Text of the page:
Trump Lied to Prince Charles's Face—and to the World | Opinion

To say that Donald Trump's jaw-dropping display of environmental ignorance while in the United Kingdom is an embarrassment to all Americans would be an understatement. But the worst part of his ramblings about how we have "among the cleanest climates there are based on all statistics" isn't that it sounds like the ramblings of a Fox News addict. It's that his administration is doing everything it can to work towards the opposite: dirty water, dirty air, and, well, a very dirty climate.

Despite the US being responsible for the greatest buildup of carbon dioxide in the atmosphere of any nation on the planet, Trump engages in his all-too-familiar and predictable m.o. of projection and deflection, pointing the finger at other countries ("they don't do [sic] the responsibility".) While Trump insists it is other countries who have "not very good air, not very good water, and the sense of pollution," his administration is giving his billionaire buddies and fossil fuel companies carte blanche to pollute.

Reuters reported that in one month in 2018, a coal company owned by Trump's pal Bob Murray released over 200 times the allowable limit of aluminum into the rivers surrounding his coal mine. So much for Trump's support for "crystal clean clear" water.

And throughout his administration, Trump's political appointees (many of whom have come so recently from the swamp they're still draped in algae and muck) are trying their hardest to expand malicious Trumpian environmental policies across the federal government.

For example, Trump's EPA—a cesspool of Koch Brothers affiliates and fossil fuel lobbyists—is trying to put together a team of climate change deniers to challenge the scientific consensus on climate change, led by a man (Will Happer) who has agreed to take money from purported fossil fuel interests to say outlandish things like "The demonization of carbon dioxide is just like the demonization of the poor Jews under Hitler." (as a Jew, I find it beyond offensive that Happer attempts to co-opt the tragedy of the Holocaust in a feeble attempt to score political points.)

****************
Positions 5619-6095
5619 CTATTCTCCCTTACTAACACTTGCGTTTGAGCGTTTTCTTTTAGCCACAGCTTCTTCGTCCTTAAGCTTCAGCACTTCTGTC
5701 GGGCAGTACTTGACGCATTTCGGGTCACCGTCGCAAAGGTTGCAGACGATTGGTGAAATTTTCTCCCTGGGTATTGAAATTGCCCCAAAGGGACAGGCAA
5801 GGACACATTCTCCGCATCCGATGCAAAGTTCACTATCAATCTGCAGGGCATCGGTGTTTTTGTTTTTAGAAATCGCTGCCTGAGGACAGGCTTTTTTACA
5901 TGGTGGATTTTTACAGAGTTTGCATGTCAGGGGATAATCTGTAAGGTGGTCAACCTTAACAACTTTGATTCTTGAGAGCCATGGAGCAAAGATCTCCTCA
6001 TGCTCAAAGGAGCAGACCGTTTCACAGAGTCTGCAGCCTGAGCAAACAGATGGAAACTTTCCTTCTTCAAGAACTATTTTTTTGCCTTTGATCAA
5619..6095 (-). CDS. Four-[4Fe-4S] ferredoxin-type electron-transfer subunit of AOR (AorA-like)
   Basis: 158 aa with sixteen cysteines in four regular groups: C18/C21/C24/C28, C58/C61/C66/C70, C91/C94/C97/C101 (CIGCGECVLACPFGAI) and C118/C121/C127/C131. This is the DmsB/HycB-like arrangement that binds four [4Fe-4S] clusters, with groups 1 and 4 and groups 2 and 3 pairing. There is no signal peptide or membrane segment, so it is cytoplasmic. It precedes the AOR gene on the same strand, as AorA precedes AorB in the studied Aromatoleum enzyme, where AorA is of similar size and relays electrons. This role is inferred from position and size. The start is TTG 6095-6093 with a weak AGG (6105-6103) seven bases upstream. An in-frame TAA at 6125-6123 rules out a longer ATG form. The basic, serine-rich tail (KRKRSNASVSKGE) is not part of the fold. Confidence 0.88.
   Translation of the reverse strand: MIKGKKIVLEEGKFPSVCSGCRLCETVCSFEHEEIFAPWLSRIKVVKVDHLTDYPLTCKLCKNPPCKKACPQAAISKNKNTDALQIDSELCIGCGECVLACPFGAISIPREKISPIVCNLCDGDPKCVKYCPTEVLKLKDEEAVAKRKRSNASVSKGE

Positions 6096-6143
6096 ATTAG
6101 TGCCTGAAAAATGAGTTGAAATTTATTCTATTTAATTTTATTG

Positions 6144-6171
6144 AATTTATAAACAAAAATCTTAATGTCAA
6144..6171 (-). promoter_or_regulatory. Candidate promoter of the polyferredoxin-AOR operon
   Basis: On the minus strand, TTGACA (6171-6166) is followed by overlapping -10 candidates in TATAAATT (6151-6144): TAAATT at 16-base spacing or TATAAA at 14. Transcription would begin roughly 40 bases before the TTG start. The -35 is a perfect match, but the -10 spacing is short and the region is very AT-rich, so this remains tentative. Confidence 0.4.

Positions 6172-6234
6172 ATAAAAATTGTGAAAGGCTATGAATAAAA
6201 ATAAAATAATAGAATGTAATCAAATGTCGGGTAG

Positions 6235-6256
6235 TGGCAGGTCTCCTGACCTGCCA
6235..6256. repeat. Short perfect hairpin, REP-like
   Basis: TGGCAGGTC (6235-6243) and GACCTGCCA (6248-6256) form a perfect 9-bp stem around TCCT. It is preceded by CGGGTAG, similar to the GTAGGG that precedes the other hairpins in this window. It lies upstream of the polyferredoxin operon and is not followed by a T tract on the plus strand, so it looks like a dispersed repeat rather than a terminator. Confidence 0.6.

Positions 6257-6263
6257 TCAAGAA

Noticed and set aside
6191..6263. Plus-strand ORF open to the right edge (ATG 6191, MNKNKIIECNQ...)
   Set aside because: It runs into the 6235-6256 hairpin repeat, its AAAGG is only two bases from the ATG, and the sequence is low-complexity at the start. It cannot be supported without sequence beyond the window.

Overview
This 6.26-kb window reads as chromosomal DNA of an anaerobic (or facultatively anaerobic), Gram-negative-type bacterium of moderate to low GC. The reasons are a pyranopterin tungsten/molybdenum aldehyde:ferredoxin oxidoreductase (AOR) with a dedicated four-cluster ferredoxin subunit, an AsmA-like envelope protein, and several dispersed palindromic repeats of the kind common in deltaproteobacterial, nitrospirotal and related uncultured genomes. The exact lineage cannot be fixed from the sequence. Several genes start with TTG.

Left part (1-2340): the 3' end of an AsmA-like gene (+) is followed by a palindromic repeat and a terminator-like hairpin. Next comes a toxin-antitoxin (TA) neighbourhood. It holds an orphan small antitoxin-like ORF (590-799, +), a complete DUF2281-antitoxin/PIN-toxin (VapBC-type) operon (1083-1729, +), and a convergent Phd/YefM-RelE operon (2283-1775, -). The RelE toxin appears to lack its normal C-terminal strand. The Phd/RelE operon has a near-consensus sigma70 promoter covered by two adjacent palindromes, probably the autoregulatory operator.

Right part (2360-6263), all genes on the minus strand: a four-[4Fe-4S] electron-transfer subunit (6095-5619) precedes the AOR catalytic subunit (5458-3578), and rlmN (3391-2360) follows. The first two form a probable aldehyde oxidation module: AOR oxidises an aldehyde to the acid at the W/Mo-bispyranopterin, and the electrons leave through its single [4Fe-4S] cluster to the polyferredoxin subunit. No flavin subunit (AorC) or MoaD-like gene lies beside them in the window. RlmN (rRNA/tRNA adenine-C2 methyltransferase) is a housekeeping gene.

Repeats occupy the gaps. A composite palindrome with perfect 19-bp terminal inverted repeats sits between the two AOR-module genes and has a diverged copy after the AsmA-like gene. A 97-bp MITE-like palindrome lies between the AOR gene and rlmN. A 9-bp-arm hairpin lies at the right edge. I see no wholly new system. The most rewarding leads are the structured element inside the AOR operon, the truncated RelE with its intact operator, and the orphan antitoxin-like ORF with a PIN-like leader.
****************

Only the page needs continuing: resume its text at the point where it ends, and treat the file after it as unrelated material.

Meanwhile, Trump's government is actively undercutting science. For example, as reported in the New York Times recently, the United States Geological Survey will no longer model the impacts of climate change beyond the year 2040. What's more, the Administration is proposing that the U.S. National Climate Assessment ignore the impacts of climate change under "worst-case emissions scenarios."

The "worst-case emissions scenario" under attack by the Administration is one in which "emissions continue to rise as a result of fossil fuel use"—in other words, the very future this Administration is creating through its campaign to roll back years of progress in controlling carbon pollution. And reality, this is simply a "business-as-usual" scenario, forecasting the results of a passive policy of climate inaction. It isn't even close to a true worst-case scenario. Consider, for example, this admittedly over-the-top recent Australian analysis envisioning the end of human civilization by mid-century.

While the Administration is pushing to kill any examination of the business-as-usual emissions pathway, it's also pushing to limit how far down the path we look. The inane USGS decision to limit the scope of climate impact studies to 2040 deliberately blinds us to the fate our children and grandchildren will face.

When Trump talked about his lengthy meeting on climate change with Prince Charles, he said that the Prince of Wales "wants to make sure future generations have climate that is good climate, as opposed to a disaster, and I agree."

But in practice, Trump doesn't agree at all. Because that's not the future Trump's administration is working towards. And they know it, which is why they're trying to hide it from the public.

For as little as he may actually understand about climate change, Trump recognizes at a gut level that the public increasingly gets the fact that climate change is real and a threat. The American people do indeed want "one of the cleanest climates". So Trump pays lip service to "good climate" while doing everything possible to allow industry to profit at our collective expense in the form of "not very good air, not very good water, and the sense of pollution."

While I'm still struggling to grok Trump's "sense of pollution", I am pretty sure that his agenda is full of it. Because unlike the rivers his coal friends pollute, it is crystal clear that when it comes to having a "good climate," the administration refuses to "do the responsibility" Trump demands of others.

Michael E. Mann is Distinguished Professor of Atmospheric Science at Pennsylvania State University. His most recent book, with Tom Toles, is The Madhouse Effect: How Climate Change Denial Is Threatening Our Planet, Destroying Our Politics, and Driving Us Crazy (Columbia University Press, 2016).

The views expressed in this article are the author's own.​​​​​

Correction: This article was corrected to accurately reflect the name of the U.S. Geological Survey.